In the lone IoT bright spot, Tesla has learned from the security woes of other auto manufacturers and is offering up its Model 3 for public pen testing at the Pwn2Own CanSecWest security conference. There are cash bounties to be earned, and one successful hacker gets to take home the car. A security conference will let you hack a Tesla car and earn cash prizes.


Some things really don’t need to be connected to the Internet. Like your keyboard. Or your air conditioner. Some smart devices have dumb versions that perform their functions just fine. This is not to say that entirely abandoning automation and remote management of devices is practical, or necessary, but do check the default security settings on every connected device; there may not be any at all.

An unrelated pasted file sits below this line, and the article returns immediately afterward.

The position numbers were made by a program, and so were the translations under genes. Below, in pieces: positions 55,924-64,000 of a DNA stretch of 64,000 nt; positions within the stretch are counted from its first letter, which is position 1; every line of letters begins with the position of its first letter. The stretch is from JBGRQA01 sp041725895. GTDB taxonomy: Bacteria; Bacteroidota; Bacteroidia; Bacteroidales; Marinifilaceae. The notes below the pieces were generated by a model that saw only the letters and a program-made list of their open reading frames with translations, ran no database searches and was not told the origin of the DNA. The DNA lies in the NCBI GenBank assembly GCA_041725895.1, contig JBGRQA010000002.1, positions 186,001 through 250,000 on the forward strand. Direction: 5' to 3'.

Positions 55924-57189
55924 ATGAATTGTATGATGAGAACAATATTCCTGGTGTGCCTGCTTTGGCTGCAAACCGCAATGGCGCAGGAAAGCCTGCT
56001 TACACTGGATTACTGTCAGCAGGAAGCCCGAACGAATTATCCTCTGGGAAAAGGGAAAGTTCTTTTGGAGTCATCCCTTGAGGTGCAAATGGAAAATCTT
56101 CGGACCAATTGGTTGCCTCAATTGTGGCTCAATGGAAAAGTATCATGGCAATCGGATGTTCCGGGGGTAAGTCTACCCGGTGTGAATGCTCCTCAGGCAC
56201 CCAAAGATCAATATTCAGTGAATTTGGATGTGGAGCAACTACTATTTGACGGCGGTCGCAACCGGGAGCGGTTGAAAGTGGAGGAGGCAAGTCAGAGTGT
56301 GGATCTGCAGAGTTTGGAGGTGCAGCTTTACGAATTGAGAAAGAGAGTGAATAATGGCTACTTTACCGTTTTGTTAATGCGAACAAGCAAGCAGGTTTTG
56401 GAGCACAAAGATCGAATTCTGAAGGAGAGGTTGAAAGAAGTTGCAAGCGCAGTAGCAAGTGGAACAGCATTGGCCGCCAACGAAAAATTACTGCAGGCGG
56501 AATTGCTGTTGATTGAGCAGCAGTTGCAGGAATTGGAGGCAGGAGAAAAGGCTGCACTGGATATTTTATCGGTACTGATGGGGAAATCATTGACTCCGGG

Or, if you’re into that sort of thing, use blockchain. Blockchain may be immature, and the skills rare, but it's still more secure than most things IoT.

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Bat Signal of the Week

The development notebook of the main developer of SecBSD – an infosec-focused BSD distribution – has broken. A Gofundme page has been set up, asking for the modest sum of $1,776.88 USD to replace it.

Podcast of the Week

New podcast this week: Pardon the penetration
Sweet Cyber Jones (@jaidbarrett) does an excellent job of explaining the premise herself: "So I had the idea last year when listening to Security podcasts I didnt find or hear any PoC talking about InfoSec (if they weren’t a guest on a show) so I wanted to change that."

Infographic of the Week